When Jan, a school teacher, avid birder and niece of a fellow officer, goes missing and is found dead in a nearby tract of woods Flora finds herself thrust into the middle of an examination of the other woman’s life in search of clues.
    As usual, the police have more than one crime to deal with. There’s illegal timbering and a series of vehicle thefts taking up their time. And there are other issues to deal with. Flora is concerned there’s some shakiness in her relationship with Cpl. Harry Minnich who seems to be making a lot of secretive phone calls.
    Still Flora maintains focus on the murder. Despite evidence implicating other suspects, the odd behavior of another former classmate rouses Flora’s suspicion. Flora’s probing opens personal wounds as she
    observes the cost of obsessive love and tracks down the killer.
    SharesTheDarkness2[1]
    Where can readers connect with you?
    Where can readers find your books?
    Publisher’s websites:
  • Amazon, Barnes & Noble and anywhere good books are found.
    Thanks for being here, John!
    Until next week,
    Amy
  • P.S. Still having problems with these bullet points!

 

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29 comments on “Author Spotlight: John Lindermuth

  1. […] Today on Reade and Write I’m pleased to welcome back John Lindermuth. He’s here today to discuss his new re-release, The Tithing Herd. You may recall reading about him on Reade and Write about a year ago, when he visited to talk about two of his other books, Something So Divine and Shares the Darkness (if you’d like to take a look at that post, you’ll find it here) […]

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  2. lindamthorne says:

    My goodness. All these comments while I was at work today. Very good interview, John and Amy. Popular blog spot, Amy. I’ve come to like historical novels. Not all, but this one does look good.

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  3. maggie8king says:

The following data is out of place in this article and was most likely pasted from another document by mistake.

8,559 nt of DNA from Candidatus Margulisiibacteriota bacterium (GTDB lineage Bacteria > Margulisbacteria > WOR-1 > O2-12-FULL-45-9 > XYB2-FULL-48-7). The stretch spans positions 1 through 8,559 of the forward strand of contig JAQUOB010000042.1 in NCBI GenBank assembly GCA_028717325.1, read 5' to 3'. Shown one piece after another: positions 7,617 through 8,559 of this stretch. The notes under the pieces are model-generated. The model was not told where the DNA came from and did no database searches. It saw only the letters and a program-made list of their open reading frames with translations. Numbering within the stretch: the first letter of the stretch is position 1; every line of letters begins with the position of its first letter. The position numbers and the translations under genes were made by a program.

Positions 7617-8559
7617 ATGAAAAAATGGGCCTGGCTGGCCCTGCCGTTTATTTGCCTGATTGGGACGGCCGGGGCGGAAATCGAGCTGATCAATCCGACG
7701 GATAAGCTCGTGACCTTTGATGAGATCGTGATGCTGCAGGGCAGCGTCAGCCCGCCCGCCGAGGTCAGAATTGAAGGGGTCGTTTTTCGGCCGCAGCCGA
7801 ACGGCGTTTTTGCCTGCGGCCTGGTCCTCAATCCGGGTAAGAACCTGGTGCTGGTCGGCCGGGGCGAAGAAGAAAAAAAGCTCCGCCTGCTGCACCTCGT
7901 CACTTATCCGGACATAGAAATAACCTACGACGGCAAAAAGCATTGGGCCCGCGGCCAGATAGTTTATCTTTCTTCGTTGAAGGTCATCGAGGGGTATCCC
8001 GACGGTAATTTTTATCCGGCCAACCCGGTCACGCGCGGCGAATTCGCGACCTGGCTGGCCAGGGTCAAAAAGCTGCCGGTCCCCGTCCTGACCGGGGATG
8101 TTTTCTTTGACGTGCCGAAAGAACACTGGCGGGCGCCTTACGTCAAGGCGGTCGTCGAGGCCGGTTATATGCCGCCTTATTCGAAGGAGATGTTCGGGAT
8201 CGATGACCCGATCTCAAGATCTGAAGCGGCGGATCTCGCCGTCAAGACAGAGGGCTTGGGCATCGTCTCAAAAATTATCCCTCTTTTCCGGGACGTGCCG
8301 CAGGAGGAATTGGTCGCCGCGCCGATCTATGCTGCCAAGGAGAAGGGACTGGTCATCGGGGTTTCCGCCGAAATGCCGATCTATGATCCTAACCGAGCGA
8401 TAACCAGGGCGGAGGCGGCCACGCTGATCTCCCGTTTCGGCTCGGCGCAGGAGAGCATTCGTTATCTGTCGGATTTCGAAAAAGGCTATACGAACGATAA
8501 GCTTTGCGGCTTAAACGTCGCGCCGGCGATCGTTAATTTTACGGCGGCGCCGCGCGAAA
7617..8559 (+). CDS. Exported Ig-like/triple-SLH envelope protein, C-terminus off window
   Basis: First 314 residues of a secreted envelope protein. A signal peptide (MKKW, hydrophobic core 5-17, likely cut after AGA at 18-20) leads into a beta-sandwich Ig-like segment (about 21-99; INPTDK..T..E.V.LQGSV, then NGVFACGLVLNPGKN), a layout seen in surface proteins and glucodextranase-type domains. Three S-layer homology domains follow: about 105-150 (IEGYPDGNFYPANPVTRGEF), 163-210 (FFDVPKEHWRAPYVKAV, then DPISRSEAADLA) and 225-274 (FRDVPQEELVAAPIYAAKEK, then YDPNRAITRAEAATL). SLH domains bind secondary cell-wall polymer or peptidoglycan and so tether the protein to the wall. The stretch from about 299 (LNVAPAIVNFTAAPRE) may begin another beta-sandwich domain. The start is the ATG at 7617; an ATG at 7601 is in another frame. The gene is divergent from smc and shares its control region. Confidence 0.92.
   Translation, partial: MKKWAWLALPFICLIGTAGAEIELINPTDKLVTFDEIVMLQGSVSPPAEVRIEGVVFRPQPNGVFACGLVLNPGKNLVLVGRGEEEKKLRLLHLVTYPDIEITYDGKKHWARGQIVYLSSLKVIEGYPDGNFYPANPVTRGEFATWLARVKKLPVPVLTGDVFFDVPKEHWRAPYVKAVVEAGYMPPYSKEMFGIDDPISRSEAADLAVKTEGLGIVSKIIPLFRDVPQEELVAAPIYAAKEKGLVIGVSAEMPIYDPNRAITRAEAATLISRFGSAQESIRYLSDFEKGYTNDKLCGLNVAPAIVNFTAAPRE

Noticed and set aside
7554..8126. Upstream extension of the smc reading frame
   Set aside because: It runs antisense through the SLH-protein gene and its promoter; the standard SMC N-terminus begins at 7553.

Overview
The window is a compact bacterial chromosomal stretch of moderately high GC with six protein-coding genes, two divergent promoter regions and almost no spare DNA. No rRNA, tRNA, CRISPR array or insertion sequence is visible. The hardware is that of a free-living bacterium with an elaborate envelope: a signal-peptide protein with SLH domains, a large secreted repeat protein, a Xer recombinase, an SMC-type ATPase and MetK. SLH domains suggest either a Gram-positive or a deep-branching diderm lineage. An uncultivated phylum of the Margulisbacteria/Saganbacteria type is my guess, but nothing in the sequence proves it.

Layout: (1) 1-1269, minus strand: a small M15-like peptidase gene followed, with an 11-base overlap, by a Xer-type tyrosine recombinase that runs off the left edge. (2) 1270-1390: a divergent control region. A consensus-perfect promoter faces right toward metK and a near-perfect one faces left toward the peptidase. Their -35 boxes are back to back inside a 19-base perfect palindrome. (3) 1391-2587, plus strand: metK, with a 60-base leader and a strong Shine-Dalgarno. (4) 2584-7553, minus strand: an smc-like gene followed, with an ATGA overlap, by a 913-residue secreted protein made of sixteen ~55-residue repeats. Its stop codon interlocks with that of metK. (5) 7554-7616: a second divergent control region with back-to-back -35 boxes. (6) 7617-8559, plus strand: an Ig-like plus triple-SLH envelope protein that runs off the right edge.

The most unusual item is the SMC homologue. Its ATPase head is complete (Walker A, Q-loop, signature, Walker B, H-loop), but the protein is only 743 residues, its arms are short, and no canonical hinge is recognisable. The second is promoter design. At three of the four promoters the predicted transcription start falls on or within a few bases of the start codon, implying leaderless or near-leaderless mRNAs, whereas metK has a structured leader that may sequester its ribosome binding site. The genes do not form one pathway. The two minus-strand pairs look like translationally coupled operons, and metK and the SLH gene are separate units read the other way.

Thanks, John and Amy. I enjoy learning from my fellow writers and am inspired to write a historical novel, probably from the WWII era. As for movies, mine is Double Indemnity. I haven’t seen The Gods Must Be Crazy but it’s going on my TBS list.

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  4. This interview, and the comments after, kept me entertained and educated. John – you are an erudite fellow. Your books sound fascinating; I look forward to starting with Something So Divine. Your cover shown here is intriguing and well-done. Who’s your cover artist? You keep good company with the authors you read. Elizabeth George’s books in her series are incredible. Your favorite movie tells us a lot about you. Therefore, great interview, Amy!
    And then we learn what Amy’s favorite movie is. I never saw that Gary Grant flick and now I’ll need to put it on my list of classics to watch. 🙂

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  5. Marja McGraw says:

    I’ve read “Something so Divine” and thought it was a wonderful story! Can’t wait to read “Shares the Darkness”. Great interview, and thank you for sharing. Like you, I enjoy research. Unfortunately, for the book I’m working on now, I keep running into brick walls. There just isn’t much on the era I’m interested in for the area I’m using in the story. I’ll figure it out.

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  6. Very nice! I like when a book focuses not only on the Murder but on additional crimes as well!

    Have a great day!

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  7. Yes this was a good read.

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  8. Jerrilynn Doering says:

    Yes I actually read Something So Divine and did enjoy this read.

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  9. EARL STAGGS says:

    Good interview. John. I’m reading Something So Divine now and enjoying it very much. It’s an excellent piece of work.

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  10. Thanks for hosting me today, Amy. Appreciate it.

    Liked by 1 person

  11. Great interview! For those of you who haven’t read “Something So Divine,” I highly recommend it. It’s a fantastic novel!

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  12. The God’s Must be Crazy? Interesting choice…mine would be Stand by Me (if I’m feeling nostalgic) or The First Wive’s Club (If I need to laugh out loud).
    Nice post, John.